They also found some kitchen utensils, wine glasses, and bones of animals and fish, showing that funeral dinners and other rituals in memory of the dead took place in the catacombs. Some of the vessels had been imported from Asia Minor, Cyprus, and North Africa.
The catacombs have one elevated tomb in the form of a sarcophagus. It seems to have once been covered by a wooden coffin. It probably belonged to one of the first Christian bishops of Milos. It was used as an altar for religious services, a practice that continued off and on to recent years.
Tunnels connect the branches of the catacomb corridors.
Much of the limited online material about the catacombs talks about Paul visiting Milos. Much of it seems to be the same content copied from one web page to another. It just doesn't align with what we know about his travels. As described in Acts of the Apostles, Paul went on three missionary journeys around Asia Minor and Greece, and then a trip from Jerusalem to Rome.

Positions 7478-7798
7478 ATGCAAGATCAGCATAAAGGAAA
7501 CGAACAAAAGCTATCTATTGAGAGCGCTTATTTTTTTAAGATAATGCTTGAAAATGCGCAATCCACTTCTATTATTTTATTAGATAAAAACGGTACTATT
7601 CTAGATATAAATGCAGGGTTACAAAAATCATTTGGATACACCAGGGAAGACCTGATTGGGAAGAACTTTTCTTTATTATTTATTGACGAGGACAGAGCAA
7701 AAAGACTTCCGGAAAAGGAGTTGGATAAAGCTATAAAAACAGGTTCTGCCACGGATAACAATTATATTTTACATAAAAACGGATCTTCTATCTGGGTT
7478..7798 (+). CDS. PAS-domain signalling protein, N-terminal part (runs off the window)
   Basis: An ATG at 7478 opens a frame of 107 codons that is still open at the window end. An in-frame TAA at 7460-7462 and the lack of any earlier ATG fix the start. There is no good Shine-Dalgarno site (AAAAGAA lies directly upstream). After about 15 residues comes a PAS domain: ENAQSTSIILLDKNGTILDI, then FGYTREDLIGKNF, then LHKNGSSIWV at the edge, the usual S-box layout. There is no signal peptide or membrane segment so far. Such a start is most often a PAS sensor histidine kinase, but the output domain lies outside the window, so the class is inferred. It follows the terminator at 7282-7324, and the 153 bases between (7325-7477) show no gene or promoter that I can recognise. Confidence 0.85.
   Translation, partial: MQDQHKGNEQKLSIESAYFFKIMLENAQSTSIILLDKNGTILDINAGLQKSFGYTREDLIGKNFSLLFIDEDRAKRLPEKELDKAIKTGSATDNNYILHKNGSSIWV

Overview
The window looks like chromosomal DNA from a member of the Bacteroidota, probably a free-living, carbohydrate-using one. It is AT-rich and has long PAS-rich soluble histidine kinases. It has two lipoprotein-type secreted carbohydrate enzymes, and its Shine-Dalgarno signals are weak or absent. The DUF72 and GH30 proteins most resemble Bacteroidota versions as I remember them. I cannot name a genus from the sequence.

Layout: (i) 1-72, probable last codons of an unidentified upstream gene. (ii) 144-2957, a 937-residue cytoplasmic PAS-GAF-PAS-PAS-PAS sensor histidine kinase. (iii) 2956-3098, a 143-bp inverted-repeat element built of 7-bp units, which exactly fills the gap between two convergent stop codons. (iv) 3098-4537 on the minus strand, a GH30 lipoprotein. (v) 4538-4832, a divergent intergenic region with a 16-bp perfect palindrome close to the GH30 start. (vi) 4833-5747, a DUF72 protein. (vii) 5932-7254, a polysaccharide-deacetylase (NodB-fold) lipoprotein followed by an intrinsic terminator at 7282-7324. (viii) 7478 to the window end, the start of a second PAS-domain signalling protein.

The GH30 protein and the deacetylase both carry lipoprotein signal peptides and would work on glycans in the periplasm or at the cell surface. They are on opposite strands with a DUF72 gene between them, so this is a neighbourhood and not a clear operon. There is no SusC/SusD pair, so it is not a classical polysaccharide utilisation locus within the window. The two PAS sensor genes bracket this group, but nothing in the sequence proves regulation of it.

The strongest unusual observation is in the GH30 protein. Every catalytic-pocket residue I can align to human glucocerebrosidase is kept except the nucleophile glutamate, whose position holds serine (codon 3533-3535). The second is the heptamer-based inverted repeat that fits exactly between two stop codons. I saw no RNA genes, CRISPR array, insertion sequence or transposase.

Much of the doubtful speculation on Paul's supposed visit to Milos says that he was shipwrecked here while on his way from Athens to Crete. But we know nothing about such a voyage. The shipwreck described in Acts of the Apostles is clearly on Malta after some rough sailing along the southern coast of Crete.
He might have stopped on Milos on his way from Corinth to Ephesus while on his way back to Jerusalem on his second missionary trip.
Other online material emphasizes how the early Christian population on Milos would have been predominantly Jewish.
Jews may have fled from Palestine to Milos after a series of persecutions of the destruction of Jerusalem in 70 CE, and some of them may have been early Christians. However, the names in the inscriptions in the catacombs are predominantly Greek.
The catacombs are interesting and impressive. And they clearly demonstrate an early Christian community on Milos. But if the apostle Paul was somehow personally involved here, we have no evidence for it.
I walked back up to the Plaka–Trypiti road and continued into Trypiti. It's a small town with about 400 residents.
The large Church of Saint Nicholas dominates the town.
Lunch in Pera Triovasalos
I had noticed a taverna next to the bus stop in Pera Triovasalos. It was a walk of about a kilometer to get there.
I could get lunch right at the bus stop for my return to Adamantas.
I had a great χωριάτικη σαλάτα or traditional salad.